Goat Farm Stable Project
The Democratic Republic of Congo is struggling to recover from decades of conflict between government and rebel forces that have left the country in a humanitarian crisis. It is estimated that more than 5 million people have died from war-related causes.
For many Congolese, every day seems to be a struggle to provide for the basic needs of their family. Deaf children face even greater challenges due to a lack of understanding in their culture. The deaf are often considered unintelligent and worthless. Many are left to fend for themselves and have very little hope for a better future.
Ephphata School for the Deaf empowers Deaf children and young adults by providing them with a quality education and skills, enabling them to support themselves and contribute to the well-being of their families.
In order to provide a healthier diet for their students, the school grows their own food and farms goats. A healthy dairy goat can give up to 16 cups of milk a day and also provides cheese, yogurt, and meat. Goat milk is an excellent source of calcium, protein, and other essential nutrients that children need. Ephphata School’s growing goat farm is in urgent need of a suitable stable. Goats need shelter like any other domestic animal, for a place to stay at night, security, and protection from adverse climates like cold, heat, and rain.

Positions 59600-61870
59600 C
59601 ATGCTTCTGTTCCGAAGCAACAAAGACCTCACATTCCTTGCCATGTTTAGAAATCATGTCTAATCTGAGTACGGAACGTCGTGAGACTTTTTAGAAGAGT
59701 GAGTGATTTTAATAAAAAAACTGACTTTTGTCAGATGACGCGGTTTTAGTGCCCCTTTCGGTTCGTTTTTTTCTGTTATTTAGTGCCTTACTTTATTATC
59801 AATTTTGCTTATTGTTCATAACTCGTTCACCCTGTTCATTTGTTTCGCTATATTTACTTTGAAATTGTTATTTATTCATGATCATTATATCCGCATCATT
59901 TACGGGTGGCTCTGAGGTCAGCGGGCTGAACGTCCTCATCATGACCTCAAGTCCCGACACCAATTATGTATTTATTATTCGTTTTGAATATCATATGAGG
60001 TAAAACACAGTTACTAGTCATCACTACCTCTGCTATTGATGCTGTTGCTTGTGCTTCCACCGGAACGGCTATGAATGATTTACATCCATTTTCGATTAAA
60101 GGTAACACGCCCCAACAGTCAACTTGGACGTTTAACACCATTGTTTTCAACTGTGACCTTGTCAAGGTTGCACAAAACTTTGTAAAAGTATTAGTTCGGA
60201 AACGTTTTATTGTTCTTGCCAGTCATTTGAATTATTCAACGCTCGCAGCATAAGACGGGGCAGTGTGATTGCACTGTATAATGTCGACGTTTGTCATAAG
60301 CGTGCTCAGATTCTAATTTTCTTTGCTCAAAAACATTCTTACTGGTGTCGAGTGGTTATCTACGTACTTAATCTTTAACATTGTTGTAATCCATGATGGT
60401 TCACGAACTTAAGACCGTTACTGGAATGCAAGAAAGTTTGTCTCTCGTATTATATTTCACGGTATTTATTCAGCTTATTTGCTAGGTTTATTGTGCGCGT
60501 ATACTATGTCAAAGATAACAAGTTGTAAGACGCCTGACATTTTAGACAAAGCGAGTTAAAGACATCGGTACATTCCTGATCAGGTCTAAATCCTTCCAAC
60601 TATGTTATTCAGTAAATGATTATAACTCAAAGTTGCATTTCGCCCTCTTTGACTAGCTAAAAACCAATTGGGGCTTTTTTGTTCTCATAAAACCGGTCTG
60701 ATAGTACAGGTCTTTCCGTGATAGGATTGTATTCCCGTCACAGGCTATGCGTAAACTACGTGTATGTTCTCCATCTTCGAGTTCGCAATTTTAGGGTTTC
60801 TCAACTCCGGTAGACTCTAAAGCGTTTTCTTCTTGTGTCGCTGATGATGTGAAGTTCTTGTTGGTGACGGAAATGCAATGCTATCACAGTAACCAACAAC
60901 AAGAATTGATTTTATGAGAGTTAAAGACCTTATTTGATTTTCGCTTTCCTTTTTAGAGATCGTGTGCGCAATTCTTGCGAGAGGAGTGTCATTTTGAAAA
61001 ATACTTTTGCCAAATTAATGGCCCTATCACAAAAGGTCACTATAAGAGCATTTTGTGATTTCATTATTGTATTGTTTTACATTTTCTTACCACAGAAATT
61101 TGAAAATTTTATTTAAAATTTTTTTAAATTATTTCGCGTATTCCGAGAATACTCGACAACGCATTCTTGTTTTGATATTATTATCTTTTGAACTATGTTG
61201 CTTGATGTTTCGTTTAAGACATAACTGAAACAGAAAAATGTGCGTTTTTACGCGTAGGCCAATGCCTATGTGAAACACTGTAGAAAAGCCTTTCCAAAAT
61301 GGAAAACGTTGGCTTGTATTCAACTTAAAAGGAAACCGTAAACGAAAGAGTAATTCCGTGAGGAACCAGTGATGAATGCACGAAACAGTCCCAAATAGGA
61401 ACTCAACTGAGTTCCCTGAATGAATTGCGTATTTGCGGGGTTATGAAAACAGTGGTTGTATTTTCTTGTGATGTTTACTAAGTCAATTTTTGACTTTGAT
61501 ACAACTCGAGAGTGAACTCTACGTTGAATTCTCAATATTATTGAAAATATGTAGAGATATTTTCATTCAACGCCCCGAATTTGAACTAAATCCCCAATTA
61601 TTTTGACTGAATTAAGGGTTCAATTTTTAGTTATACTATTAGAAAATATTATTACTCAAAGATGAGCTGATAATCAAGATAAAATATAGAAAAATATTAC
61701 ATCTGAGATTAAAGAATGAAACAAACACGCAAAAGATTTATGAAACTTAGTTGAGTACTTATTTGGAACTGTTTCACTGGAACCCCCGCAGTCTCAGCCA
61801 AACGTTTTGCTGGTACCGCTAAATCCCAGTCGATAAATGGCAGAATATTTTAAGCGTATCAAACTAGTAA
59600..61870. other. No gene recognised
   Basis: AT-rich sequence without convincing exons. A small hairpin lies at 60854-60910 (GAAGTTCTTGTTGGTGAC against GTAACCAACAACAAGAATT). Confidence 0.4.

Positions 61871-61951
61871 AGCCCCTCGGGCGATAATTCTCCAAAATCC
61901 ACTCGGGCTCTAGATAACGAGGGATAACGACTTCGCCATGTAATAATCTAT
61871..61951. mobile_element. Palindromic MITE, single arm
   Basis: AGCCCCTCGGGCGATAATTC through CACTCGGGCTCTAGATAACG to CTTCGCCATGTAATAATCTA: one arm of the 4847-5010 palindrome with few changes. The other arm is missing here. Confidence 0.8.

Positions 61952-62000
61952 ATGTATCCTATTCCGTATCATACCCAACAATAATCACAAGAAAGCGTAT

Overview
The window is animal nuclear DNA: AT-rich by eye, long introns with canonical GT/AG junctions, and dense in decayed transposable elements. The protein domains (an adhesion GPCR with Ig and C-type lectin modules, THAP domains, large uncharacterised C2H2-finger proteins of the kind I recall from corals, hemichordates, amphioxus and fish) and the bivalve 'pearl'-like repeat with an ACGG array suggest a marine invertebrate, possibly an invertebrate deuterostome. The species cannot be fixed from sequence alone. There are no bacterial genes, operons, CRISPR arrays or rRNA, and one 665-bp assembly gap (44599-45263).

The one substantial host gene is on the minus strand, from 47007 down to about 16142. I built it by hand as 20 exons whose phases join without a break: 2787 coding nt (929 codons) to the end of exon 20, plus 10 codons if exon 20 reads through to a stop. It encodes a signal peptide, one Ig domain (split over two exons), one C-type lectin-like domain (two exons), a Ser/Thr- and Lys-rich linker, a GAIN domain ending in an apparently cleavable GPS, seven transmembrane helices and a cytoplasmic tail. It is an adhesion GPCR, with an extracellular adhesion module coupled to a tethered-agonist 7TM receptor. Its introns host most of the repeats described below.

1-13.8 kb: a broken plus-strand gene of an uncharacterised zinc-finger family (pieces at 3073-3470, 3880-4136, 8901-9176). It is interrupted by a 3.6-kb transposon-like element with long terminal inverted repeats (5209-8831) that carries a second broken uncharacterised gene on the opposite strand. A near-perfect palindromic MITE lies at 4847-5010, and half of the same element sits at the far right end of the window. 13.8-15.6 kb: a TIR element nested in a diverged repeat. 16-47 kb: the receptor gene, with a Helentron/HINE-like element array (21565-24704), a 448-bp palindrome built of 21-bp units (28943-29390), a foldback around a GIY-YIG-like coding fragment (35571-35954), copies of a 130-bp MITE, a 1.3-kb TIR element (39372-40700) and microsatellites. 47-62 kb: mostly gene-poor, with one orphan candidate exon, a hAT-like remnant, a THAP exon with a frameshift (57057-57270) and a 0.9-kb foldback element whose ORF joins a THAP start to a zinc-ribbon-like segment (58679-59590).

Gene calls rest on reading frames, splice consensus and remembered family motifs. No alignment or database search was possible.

The cost of the project is $15,000 CAD
Your Gift Makes a Big Difference!
Thanks to your generous support, the nutritional needs of the children at Ephphata School will
continue to be met, enabling them to excel in the classroom and move toward their life’s goals.
A 36’ by 18’ stable will provide adequate shelter to Ephphata’s growing goat farm.
Goat milk is wholesome, easily digestible and nutritious.
Goats are easy to train and handle even by children. They are very social animals.
Goat farming can be profitable for the school and help produce a steady income.
Goat manure is a rich fertilizer for the school gardens.
“Families in our region tend to be large and many don’t have enough food to eat. It’s hard to concentrate on studies when you’re weak with hunger. We want to continue providing our students with a more nutritious, balanced diet.” • Tshinyama Kalosa, School Director
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